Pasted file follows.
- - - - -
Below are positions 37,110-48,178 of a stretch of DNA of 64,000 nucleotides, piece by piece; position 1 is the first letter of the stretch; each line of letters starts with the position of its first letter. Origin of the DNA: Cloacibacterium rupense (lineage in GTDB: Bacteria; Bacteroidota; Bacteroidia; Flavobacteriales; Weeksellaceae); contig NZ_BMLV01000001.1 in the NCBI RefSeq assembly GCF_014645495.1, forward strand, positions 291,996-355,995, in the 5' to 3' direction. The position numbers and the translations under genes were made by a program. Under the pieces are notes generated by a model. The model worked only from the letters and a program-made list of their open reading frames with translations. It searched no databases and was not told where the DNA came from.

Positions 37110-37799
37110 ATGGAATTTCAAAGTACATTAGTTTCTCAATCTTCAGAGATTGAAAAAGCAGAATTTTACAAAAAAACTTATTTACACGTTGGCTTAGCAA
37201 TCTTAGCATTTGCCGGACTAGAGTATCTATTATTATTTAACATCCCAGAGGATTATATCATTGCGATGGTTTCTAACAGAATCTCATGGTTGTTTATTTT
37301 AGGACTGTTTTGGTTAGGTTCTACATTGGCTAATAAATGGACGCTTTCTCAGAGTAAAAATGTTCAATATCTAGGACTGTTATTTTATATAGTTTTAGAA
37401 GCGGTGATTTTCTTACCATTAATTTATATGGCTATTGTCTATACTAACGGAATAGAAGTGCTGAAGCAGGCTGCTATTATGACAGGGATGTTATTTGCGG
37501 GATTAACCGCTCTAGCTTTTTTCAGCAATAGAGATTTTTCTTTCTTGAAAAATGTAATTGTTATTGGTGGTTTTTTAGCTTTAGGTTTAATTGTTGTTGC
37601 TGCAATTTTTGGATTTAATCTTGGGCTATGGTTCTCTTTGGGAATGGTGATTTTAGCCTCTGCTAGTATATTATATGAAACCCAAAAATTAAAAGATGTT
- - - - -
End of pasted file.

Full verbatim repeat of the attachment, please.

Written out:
Below are positions 37,110-48,178 of a stretch of DNA of 64,000 nucleotides, piece by piece; position 1 is the first letter of the stretch; each line of letters starts with the position of its first letter. Origin of the DNA: Cloacibacterium rupense (lineage in GTDB: Bacteria; Bacteroidota; Bacteroidia; Flavobacteriales; Weeksellaceae); contig NZ_BMLV01000001.1 in the NCBI RefSeq assembly GCF_014645495.1, forward strand, positions 291,996-355,995, in the 5' to 3' direction. The position numbers and the translations under genes were made by a program. Under the pieces are notes generated by a model. The model worked only from the letters and a program-made list of their open reading frames with translations. It searched no databases and was not told where the DNA came from.

Positions 37110-37799
37110 ATGGAATTTCAAAGTACATTAGTTTCTCAATCTTCAGAGATTGAAAAAGCAGAATTTTACAAAAAAACTTATTTACACGTTGGCTTAGCAA
37201 TCTTAGCATTTGCCGGACTAGAGTATCTATTATTATTTAACATCCCAGAGGATTATATCATTGCGATGGTTTCTAACAGAATCTCATGGTTGTTTATTTT
37301 AGGACTGTTTTGGTTAGGTTCTACATTGGCTAATAAATGGACGCTTTCTCAGAGTAAAAATGTTCAATATCTAGGACTGTTATTTTATATAGTTTTAGAA
37401 GCGGTGATTTTCTTACCATTAATTTATATGGCTATTGTCTATACTAACGGAATAGAAGTGCTGAAGCAGGCTGCTATTATGACAGGGATGTTATTTGCGG
37501 GATTAACCGCTCTAGCTTTTTTCAGCAATAGAGATTTTTCTTTCTTGAAAAATGTAATTGTTATTGGTGGTTTTTTAGCTTTAGGTTTAATTGTTGTTGC
37601 TGCAATTTTTGGATTTAATCTTGGGCTATGGTTCTCTTTGGGAATGGTGATTTTAGCCTCTGCTAGTATATTATATGAAACCCAAAAATTAAAAGATGTT